Protect Your Back While Shoveling

Protect Your Back While Shoveling


Some of us love it and some of us hate it—but snow is a part of many of our lives. In

the United States alone, it’s estimated that back and
shoulder injuries caused by shoveling are in the tens of thousands each year. Researchers
at the Center for Injury Research and Policy at Nationwide
Children’s Hospital mined through almost two decades worth of data and concluded that
an average of 11,500 visits to the emergency room per year are
snow-shoveling related. The vast majority of those injuries were low-back injuries;
the most serious incidents were cardiac-related injuries, totaling
7 percent of the cases.

And if you live in a warm weather state, don’t think you’re free and clear of snow-shoveling duties; last January, snow covered 49 U.S. states at once!
No matter where you live, keep yourself and your back safe with these proper shoveling tips.

Warm up. Prepare for shoveling as you would any other workout; stretch out for at least five minutes before you begin. Dress in many
layers that you can peel away if you get too warm and remember to cover your extremities, too.

Get good shoes. It might not seem like it—but your shoes matter when shoveling! Choose boots with great traction to prevent
you from slipping and to give yourself better grip as you push the snow to the side.

Give your shovel a spray. Pick up an inexpensive can of Teflon spray at your local home improvement store to have on hand. Give your
shovel a quick coat before heading out.

Choose an ergonomic shovel. You’ve probably seen the shovels with a slight bend in the handle—these are ergonomic shovels which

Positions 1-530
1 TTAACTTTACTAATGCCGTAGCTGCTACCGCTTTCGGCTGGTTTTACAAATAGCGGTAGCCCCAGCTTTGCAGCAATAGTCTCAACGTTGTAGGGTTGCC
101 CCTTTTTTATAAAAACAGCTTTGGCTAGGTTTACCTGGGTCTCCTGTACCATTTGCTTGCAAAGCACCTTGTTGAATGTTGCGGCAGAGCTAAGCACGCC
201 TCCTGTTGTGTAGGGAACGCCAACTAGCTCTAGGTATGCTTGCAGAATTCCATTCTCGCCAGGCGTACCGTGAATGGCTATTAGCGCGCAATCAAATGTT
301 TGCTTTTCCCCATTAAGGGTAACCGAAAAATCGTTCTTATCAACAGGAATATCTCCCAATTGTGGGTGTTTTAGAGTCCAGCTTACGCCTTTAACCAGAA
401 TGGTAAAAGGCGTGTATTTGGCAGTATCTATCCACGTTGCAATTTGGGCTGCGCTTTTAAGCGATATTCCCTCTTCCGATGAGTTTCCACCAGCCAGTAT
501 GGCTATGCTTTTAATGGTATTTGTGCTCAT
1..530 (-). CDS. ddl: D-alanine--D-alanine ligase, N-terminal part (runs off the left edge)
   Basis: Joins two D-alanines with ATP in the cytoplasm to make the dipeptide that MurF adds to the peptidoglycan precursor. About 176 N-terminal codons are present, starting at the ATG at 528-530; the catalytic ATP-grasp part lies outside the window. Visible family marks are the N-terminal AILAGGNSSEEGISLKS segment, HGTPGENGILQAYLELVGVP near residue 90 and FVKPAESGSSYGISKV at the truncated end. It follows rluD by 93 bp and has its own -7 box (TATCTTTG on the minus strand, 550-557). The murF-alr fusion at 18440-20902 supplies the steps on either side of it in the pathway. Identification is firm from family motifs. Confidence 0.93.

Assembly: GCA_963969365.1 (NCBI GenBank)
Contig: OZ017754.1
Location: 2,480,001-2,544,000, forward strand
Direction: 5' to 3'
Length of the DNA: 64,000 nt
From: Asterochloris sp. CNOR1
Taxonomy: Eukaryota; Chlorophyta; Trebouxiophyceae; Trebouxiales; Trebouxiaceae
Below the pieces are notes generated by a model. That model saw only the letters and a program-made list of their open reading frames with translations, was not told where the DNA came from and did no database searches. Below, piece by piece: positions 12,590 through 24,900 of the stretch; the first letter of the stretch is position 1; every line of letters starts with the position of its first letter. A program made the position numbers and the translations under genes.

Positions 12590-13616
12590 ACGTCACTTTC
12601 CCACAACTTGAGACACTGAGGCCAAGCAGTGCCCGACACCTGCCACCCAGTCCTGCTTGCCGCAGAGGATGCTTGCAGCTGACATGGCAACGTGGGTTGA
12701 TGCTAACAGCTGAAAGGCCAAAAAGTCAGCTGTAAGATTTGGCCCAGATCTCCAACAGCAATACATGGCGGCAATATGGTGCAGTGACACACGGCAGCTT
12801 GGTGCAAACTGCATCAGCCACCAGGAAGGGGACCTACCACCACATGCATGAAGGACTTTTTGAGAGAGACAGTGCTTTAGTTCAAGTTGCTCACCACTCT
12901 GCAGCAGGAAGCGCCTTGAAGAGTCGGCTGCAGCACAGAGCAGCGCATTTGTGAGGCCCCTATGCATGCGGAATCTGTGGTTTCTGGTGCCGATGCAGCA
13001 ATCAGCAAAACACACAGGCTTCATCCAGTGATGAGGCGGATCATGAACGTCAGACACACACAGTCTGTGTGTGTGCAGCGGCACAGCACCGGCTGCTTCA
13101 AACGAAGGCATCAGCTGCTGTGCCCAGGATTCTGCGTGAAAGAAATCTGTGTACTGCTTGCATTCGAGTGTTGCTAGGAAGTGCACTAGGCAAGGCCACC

give you a better angle and prevent you from bending over.

Protect Your Back While Shoveling

Mattress Advisor testing pressure relief on a mattress using a pressure mapping film.

Push, don’t throw. Many people scoop and throw shovelfuls of snow to one side, but don’t—that’s the number one mistake people
make while shoveling. Protect your back from injury by pushing snow, instead of picking it up and twisting.

Lift with your legs. If you do have to lift, make sure to lift from your legs, with bent knees. Avoid using your back to hoist heavy
snow.

Tackle bits at a time. Focus on one area, clear it and then come back to it. Experts recommend shoveling in 10 minute intervals.

Take a break. Shoveling is extremely hard work for your whole body, including your heart. If you’re tired, take a break. The snow
will still be there when you’re feeling refreshed.

If you do get injured, call your chiropractor right away so you can get ahead of the pain and prevent yourself from missing any days at work—or missing
out on any winter fun!